Dance Matters: Ballet Across America at the Kennedy Center

Alison Roper, Paul DeStrooper, and Damian Drake of Oregon Ballet Theatre in Kudelka’s Almost Mozart. Photo by Blaine Truitt Covert, Courtesy Kennedy Center.

 

In the five years since the Kennedy Center launched its Ballet Across America celebration, the focus has shifted from larger companies to those smaller in size, but large in impact. In this year’s edition, six of the nine companies have fewer than 30 dancers on their rosters.

 

The larger companies have chosen masterworks that take advantage of their size: Boston Ballet performs Balanchine’s modernist Symphony in Three Movements, Pennsylvania Ballet his iconic The Four Temperaments, and Sarasota Ballet Ashton’s delightful Les Patineurs. But the smaller companies’ offerings show that there is plenty of new work being made across the nation.

 

Along with Sarasota, new to the festival are Ballet Austin, the revamped Dance Theatre of Harlem, and Richmond Ballet, making its Kennedy Center debut. The choreography ranges from that by company directors (Stephen Mills at BA), associate directors (Sasha Janes for North Carolina Dance Theatre) and resident choreographers (Robert Garland at DTH) to dancemakers with ties to other small companies, expanding the festival’s reach further. Ma Cong, who recently retired from Tulsa Ballet to focus on choreography (see “Transitions,” p. 90), made Ershter Vals, Richmond’s offering; and Wunderland by Edwaard Liang, recently tapped to lead BalletMet Columbus, will be danced by The Washington Ballet. Oregon Ballet Theatre performs Almost Mozart by James Kudelka, who has been leading BalletMet as an artistic consultant in the interim. Having so many smaller troupes showcased is something to applaud.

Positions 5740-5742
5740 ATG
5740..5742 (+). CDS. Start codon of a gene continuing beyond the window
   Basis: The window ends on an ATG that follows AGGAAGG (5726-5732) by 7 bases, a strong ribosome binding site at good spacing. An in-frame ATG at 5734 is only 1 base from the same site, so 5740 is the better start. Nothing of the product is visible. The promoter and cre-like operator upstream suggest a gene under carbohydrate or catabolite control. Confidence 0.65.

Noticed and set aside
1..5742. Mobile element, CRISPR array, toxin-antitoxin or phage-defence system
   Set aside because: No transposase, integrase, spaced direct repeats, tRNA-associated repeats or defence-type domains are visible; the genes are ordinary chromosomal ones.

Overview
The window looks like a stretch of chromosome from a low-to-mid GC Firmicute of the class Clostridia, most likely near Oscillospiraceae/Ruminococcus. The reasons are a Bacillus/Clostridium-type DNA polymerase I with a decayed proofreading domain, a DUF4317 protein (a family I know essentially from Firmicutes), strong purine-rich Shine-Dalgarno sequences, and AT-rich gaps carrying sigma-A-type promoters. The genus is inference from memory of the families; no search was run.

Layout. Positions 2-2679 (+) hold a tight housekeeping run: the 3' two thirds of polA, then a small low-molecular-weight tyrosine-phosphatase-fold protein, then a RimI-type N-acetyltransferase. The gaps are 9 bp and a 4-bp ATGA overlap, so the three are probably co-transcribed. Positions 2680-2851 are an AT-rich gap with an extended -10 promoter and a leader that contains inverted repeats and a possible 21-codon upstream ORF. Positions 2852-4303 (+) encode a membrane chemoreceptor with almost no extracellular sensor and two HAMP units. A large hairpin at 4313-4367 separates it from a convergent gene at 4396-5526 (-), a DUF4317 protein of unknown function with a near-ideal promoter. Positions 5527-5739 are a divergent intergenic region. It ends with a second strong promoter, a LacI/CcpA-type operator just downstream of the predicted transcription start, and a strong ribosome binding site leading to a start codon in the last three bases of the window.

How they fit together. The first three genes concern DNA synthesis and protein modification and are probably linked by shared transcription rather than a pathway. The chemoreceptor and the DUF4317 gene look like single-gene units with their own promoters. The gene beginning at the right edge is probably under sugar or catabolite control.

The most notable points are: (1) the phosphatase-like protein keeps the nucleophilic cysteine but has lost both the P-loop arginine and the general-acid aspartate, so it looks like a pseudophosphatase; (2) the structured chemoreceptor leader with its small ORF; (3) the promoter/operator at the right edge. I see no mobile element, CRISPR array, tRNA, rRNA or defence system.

Latest Posts


Courtesy Schelfhaudt

These Retired Ballroom Dancers Started a Dance-Themed Coffee Company

Like many dancers, when Lauren Schelfhaudt and Jean Paul retired from professional ballroom dancing in 2016, they felt lost. "There was this huge void," says Schelfhaudt.

But after over 20 years of dancing, plus United States and World Championship titles, reality shows, and high-profile choreography gigs (and Paul's special claim to fame, as "the guy who makes Bradley Cooper look bad" in Silver Linings Playbook), teaching just didn't fill the void. "I got to the point where it wasn't giving me that creative outlet," says Paul.

When the pair (who are life and business partners but were never dance partners—they competed against one another) took a post-retirement trip to Costa Rica, they were ready to restart their lives. They found inspiration in an expected place: A visit to a coffee farm.

Though they had no experience in coffee roasting or business, they began building their own coffee company. In 2018, the duo officially launched Dancing Ox Coffee Roasters, where they create dance-inspired blends out of their headquarters in Belmont, North Carolina.

We talked to Schelfhaudt and Paul about how their dance background makes them better coffee roasters, and why coffee is an art form all its own:

GO DEEPER